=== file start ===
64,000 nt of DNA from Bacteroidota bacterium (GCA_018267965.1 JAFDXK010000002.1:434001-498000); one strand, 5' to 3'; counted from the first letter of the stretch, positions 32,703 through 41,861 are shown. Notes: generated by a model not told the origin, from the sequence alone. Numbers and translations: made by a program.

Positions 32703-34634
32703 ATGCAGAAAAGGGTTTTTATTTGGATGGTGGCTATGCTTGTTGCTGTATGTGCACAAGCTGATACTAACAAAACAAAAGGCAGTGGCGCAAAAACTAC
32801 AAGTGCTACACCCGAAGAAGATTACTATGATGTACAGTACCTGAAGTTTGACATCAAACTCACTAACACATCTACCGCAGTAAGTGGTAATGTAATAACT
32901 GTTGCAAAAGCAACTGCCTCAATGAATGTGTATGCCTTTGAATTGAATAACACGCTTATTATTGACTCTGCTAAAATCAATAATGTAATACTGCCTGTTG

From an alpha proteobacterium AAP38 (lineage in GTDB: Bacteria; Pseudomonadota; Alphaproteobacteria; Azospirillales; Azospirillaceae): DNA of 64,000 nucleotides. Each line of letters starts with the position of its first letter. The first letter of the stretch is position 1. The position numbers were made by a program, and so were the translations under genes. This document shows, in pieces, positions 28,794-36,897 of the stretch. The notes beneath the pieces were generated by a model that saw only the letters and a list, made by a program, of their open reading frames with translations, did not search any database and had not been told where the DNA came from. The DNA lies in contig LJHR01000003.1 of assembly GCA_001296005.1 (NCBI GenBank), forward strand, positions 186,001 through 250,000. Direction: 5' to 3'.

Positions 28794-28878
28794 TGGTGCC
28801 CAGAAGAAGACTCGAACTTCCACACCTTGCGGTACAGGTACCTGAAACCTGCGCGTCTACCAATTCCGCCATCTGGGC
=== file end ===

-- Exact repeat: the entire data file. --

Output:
64,000 nt of DNA from Bacteroidota bacterium (GCA_018267965.1 JAFDXK010000002.1:434001-498000); one strand, 5' to 3'; counted from the first letter of the stretch, positions 32,703 through 41,861 are shown. Notes: generated by a model not told the origin, from the sequence alone. Numbers and translations: made by a program.

Positions 32703-34634
32703 ATGCAGAAAAGGGTTTTTATTTGGATGGTGGCTATGCTTGTTGCTGTATGTGCACAAGCTGATACTAACAAAACAAAAGGCAGTGGCGCAAAAACTAC
32801 AAGTGCTACACCCGAAGAAGATTACTATGATGTACAGTACCTGAAGTTTGACATCAAACTCACTAACACATCTACCGCAGTAAGTGGTAATGTAATAACT
32901 GTTGCAAAAGCAACTGCCTCAATGAATGTGTATGCCTTTGAATTGAATAACACGCTTATTATTGACTCTGCTAAAATCAATAATGTAATACTGCCTGTTG

From an alpha proteobacterium AAP38 (lineage in GTDB: Bacteria; Pseudomonadota; Alphaproteobacteria; Azospirillales; Azospirillaceae): DNA of 64,000 nucleotides. Each line of letters starts with the position of its first letter. The first letter of the stretch is position 1. The position numbers were made by a program, and so were the translations under genes. This document shows, in pieces, positions 28,794-36,897 of the stretch. The notes beneath the pieces were generated by a model that saw only the letters and a list, made by a program, of their open reading frames with translations, did not search any database and had not been told where the DNA came from. The DNA lies in contig LJHR01000003.1 of assembly GCA_001296005.1 (NCBI GenBank), forward strand, positions 186,001 through 250,000. Direction: 5' to 3'.

Positions 28794-28878
28794 TGGTGCC
28801 CAGAAGAAGACTCGAACTTCCACACCTTGCGGTACAGGTACCTGAAACCTGCGCGTCTACCAATTCCGCCATCTGGGC